Artist Irving Petlin, who died at his home in Chilmark earlier this month, led a relatively quiet, low-key life at his summer home on the Vineyard. But his was hardly a passive life of quiet and isolation. Petlin, who is recognized as one of the modern masters of pastels, was among the most outspoken and active members of the Vietnam War era protests, and he continued his opposition efforts throughout much of his adult life.
Petlin worked in both oils and pastels. His work is included in the permanent collections of many of the world’s most renowned institutions, including the Metropolitan Museum, the Whitney Museum, the Museum of Modern Art, the Pompidou Center in Paris, the Hirshhorn Museum in Washington, D.C., the Los Angeles County Museum, the Art Institute of Chicago, the Philadelphia Museum of Art, and Boston’s Museum of Fine Arts, to name a few. He was among the artists exhibited in the Paris Biennale (1961), the Whitney Biennial (1973), and the Venice Biennale (1982).
Petlin was as committed as an activist as he was as an artist. In the 1960s, as an already well-regarded painter, he founded the Artists’ Protest Committee, and was the primary organizer of the Peace Tower, a 60-foot-tall structure made up of over 400 paintings by artists including Robert Motherwell, Mark Rothko, and Frank Stella. The monument was erected in West Hollywood as a protest against the Vietnam War.
When he moved to New York City in 1966, Petlin continued his protest activities in earnest, playing an important role in the Art Workers’ Coalition (AWC) opposition efforts. The AWC took on many of the major art institutions in New York City on a variety of civil rights issues. He was one of the designers and promoters of the iconic anti–Vietnam War poster “And Babies.”
Petlin was born in Chicago, the son of Polish Jewish immigrants. He studied at the Art Institute of Chicago and earned a master’s in fine art from Yale University. He served in the U.S. Army, and then emigrated to Paris. There he began to earn recognition for his pastel work, showing at the same gallery as some of the prominent surrealists of the day, including Max Ernst and Roberto Matta.
The American civil rights movement drew Petlin back to the U.S. out of a sense of duty to his homeland. From Los Angeles, Petlin and his wife Sarah, a poet, moved to New York, where the couple would spend the next 28 years. The artist remained active with the AWC in protests against the U.S. intervention in Central America and other issues.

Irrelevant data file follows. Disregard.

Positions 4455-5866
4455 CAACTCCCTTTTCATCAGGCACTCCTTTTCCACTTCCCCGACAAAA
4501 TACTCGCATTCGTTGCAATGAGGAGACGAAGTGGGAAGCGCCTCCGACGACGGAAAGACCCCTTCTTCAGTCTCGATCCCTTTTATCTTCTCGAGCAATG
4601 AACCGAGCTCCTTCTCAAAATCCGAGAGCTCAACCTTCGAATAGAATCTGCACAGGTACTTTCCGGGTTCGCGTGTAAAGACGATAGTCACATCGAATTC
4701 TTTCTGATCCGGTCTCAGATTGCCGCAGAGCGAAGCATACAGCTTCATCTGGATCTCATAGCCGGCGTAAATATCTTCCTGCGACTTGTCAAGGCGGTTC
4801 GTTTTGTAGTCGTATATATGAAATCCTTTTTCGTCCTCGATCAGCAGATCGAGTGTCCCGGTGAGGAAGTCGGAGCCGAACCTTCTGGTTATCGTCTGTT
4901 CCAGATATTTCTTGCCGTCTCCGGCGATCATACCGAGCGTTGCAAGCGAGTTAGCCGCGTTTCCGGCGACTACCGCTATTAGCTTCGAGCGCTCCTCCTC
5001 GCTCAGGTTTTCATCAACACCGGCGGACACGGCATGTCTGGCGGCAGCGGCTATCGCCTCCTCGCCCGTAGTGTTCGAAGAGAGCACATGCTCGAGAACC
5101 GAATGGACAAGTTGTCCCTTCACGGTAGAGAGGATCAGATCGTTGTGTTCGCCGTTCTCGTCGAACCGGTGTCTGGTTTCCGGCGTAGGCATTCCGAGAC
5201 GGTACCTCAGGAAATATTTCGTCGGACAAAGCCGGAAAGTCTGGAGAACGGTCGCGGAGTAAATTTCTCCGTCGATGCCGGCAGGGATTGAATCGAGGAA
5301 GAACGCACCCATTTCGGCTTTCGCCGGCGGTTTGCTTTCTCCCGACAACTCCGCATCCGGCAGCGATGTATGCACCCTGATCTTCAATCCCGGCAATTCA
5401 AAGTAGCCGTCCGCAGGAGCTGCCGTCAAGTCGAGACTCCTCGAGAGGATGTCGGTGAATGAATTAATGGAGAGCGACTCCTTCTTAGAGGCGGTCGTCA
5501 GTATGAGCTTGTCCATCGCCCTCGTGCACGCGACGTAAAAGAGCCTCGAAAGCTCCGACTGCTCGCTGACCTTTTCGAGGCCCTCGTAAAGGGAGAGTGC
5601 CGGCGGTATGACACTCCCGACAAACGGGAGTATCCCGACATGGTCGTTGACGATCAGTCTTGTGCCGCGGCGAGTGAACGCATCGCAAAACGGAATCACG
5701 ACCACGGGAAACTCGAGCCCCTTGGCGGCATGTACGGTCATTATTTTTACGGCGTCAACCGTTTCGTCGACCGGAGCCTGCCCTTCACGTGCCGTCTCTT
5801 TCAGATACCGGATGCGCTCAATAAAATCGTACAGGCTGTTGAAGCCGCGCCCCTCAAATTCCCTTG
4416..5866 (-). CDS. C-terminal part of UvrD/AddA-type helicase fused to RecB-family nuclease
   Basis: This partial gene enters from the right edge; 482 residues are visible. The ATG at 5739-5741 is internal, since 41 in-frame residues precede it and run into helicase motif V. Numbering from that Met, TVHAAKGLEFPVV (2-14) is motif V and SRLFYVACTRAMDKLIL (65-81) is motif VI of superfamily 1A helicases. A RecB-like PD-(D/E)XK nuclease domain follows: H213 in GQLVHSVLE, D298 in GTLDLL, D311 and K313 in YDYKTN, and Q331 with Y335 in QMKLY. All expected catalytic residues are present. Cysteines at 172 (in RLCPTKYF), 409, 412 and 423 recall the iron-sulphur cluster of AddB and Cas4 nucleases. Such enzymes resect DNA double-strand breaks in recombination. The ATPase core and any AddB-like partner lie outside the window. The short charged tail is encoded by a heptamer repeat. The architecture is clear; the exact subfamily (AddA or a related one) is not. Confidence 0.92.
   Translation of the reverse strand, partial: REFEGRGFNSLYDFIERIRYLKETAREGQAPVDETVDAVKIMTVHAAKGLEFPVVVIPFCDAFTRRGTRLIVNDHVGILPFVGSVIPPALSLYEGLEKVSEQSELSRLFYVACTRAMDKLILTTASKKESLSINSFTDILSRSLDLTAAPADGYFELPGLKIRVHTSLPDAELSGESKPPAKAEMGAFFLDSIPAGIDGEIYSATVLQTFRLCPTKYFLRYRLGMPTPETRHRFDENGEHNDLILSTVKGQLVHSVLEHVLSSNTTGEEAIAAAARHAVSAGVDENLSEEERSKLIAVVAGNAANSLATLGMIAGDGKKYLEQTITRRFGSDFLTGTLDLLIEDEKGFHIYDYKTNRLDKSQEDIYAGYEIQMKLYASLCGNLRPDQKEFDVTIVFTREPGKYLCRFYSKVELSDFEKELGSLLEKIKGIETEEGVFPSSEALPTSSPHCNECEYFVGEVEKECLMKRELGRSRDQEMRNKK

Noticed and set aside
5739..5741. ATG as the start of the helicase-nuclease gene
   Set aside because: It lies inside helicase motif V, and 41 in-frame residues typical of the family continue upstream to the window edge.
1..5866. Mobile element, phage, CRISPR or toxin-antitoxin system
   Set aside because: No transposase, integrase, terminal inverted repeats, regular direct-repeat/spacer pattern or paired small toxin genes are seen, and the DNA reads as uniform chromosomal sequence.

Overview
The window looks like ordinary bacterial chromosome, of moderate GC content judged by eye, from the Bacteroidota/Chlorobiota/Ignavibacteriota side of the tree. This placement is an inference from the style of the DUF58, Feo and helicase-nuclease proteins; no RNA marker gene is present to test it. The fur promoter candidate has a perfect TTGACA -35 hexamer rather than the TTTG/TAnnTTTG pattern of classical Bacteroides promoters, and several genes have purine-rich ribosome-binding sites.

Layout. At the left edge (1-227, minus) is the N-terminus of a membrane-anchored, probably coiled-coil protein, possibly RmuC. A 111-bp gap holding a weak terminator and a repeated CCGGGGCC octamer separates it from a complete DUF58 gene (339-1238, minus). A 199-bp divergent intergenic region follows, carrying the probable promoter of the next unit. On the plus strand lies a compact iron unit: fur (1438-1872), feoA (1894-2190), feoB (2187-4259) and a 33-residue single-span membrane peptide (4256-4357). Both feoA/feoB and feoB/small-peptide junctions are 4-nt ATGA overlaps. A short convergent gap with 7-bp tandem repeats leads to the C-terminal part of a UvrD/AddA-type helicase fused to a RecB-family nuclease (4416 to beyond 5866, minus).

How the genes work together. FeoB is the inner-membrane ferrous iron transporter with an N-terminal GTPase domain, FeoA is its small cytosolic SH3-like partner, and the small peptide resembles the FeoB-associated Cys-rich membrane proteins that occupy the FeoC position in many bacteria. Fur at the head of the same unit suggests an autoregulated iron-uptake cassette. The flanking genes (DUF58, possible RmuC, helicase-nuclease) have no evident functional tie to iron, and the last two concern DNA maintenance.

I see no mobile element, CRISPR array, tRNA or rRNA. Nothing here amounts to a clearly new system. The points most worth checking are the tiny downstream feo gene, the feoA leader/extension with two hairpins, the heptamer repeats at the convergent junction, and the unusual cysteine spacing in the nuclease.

Around the time of the Gulf War, Petlin finally became disillusioned with U.S. policy and decided to return to Paris, where he lived for the last three decades of his life, splitting his time between his apartment in the Fifth Arrondissement and an 18th century farm in Chilmark.
The artist continued his commitment to activism, often speaking out through his work. Even very recently, Petlin used his medium to comment on the police killings of African American men with a series of oil paintings titled “Madonna of Slavery.”
In his dreamlike, mystical work Petlin utilized allegory, mythology, and symbolism to comment on the human condition, as well as politics and humanist issues. He was represented by the Kent Gallery in New York City, Nadine Fattouh in Paris, Galerie Ditesheim and Maffei Fine Art, Neuchatel, Switzerland. On the Island, Petlin showed his work at A Gallery.
A Gallery owner Tanya Augoustinos recalls her visit to Petlin’s studio in Chilmark two years ago, when he arranged to show his work on the Vineyard for the first time. “He wanted to honor his deep connection to the Island and to the considerable body of work that had been created here over several decades. Of that he said, ‘Maybe it’s the apartness of an island, the fact it’s surrounded by water, that invites the mythological, the magical, more easily to take hold, and enter imagination and memory — this has certainly been true for me over the past 36 summers.’”
Right up until the end of his life, Petlin enjoyed commercial success as well as recognition as an important contemporary artist. This past winter he was honored with a tribute at the National Arts Club in New York, and also inclusion in a show titled “The Art of Pastel: From Degas to Redon” at the Petit Palais, Paris (he was the only living artist to be included in the retrospective).
Petlin worked year-round, often using his time on the Island to create pastel works, many times using these as studies for paintings he completed at his studio in Paris.
When he knew that his time was nearing an end, Petlin chose to spend his final days on the Vineyard, enjoying the peace of the Island and visits from his children and grandchildren. “This has been an important place for him and his work in many ways,” said Sarah Petlin of her husband’s time on the Vineyard. “He never depicted it literally, but that doesn’t mean that it hasn’t always been a really strong presence and a continual source for his work.”
Although he enjoyed enviable recognition as an artist and developed friendships with some of the world’s most successful contemporary artists, as well as a number of the legendary beat poets and writers, Petlin always maintained a very down-to-earth attitude, and displayed an openness and interest in the people he met in his day-to-day life on the Island.
Irving Petlin was an artist, an activist, and a gentleman of humility, humor, and grace who sought to better the world with his art, not just to further his career.
A small gathering of friends and family of Irving Petlin will take place at Abel’s Hill cemetery at 1:00 on Sunday, Sept 16.